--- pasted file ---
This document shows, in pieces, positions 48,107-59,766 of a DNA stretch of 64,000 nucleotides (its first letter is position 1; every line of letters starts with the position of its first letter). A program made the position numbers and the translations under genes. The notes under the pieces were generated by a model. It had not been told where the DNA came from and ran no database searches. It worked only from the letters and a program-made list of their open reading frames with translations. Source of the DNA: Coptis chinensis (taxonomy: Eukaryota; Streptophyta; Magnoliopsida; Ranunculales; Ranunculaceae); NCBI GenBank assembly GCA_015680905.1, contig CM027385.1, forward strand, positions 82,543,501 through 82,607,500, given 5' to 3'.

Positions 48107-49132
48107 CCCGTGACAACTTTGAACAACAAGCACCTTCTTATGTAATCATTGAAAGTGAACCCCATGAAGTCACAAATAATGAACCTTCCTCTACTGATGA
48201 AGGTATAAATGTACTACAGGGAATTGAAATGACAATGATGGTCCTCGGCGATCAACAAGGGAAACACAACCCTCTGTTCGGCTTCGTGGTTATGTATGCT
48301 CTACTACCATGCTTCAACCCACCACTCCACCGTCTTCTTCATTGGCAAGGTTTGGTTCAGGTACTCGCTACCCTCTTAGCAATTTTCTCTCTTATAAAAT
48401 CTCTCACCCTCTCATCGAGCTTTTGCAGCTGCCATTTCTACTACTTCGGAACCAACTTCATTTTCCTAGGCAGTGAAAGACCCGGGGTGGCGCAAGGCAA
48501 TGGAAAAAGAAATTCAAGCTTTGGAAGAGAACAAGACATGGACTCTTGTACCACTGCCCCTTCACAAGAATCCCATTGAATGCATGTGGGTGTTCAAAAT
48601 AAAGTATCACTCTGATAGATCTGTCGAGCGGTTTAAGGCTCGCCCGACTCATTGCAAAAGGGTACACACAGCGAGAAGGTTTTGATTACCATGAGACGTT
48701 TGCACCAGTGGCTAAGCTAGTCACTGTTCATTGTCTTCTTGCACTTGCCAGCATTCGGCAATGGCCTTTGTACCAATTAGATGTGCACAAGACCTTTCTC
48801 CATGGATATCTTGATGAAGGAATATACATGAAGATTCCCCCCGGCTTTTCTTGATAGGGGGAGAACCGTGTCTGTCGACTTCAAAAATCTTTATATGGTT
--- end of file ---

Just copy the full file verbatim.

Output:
This document shows, in pieces, positions 48,107-59,766 of a DNA stretch of 64,000 nucleotides (its first letter is position 1; every line of letters starts with the position of its first letter). A program made the position numbers and the translations under genes. The notes under the pieces were generated by a model. It had not been told where the DNA came from and ran no database searches. It worked only from the letters and a program-made list of their open reading frames with translations. Source of the DNA: Coptis chinensis (taxonomy: Eukaryota; Streptophyta; Magnoliopsida; Ranunculales; Ranunculaceae); NCBI GenBank assembly GCA_015680905.1, contig CM027385.1, forward strand, positions 82,543,501 through 82,607,500, given 5' to 3'.

Positions 48107-49132
48107 CCCGTGACAACTTTGAACAACAAGCACCTTCTTATGTAATCATTGAAAGTGAACCCCATGAAGTCACAAATAATGAACCTTCCTCTACTGATGA
48201 AGGTATAAATGTACTACAGGGAATTGAAATGACAATGATGGTCCTCGGCGATCAACAAGGGAAACACAACCCTCTGTTCGGCTTCGTGGTTATGTATGCT
48301 CTACTACCATGCTTCAACCCACCACTCCACCGTCTTCTTCATTGGCAAGGTTTGGTTCAGGTACTCGCTACCCTCTTAGCAATTTTCTCTCTTATAAAAT
48401 CTCTCACCCTCTCATCGAGCTTTTGCAGCTGCCATTTCTACTACTTCGGAACCAACTTCATTTTCCTAGGCAGTGAAAGACCCGGGGTGGCGCAAGGCAA
48501 TGGAAAAAGAAATTCAAGCTTTGGAAGAGAACAAGACATGGACTCTTGTACCACTGCCCCTTCACAAGAATCCCATTGAATGCATGTGGGTGTTCAAAAT
48601 AAAGTATCACTCTGATAGATCTGTCGAGCGGTTTAAGGCTCGCCCGACTCATTGCAAAAGGGTACACACAGCGAGAAGGTTTTGATTACCATGAGACGTT
48701 TGCACCAGTGGCTAAGCTAGTCACTGTTCATTGTCTTCTTGCACTTGCCAGCATTCGGCAATGGCCTTTGTACCAATTAGATGTGCACAAGACCTTTCTC
48801 CATGGATATCTTGATGAAGGAATATACATGAAGATTCCCCCCGGCTTTTCTTGATAGGGGGAGAACCGTGTCTGTCGACTTCAAAAATCTTTATATGGTT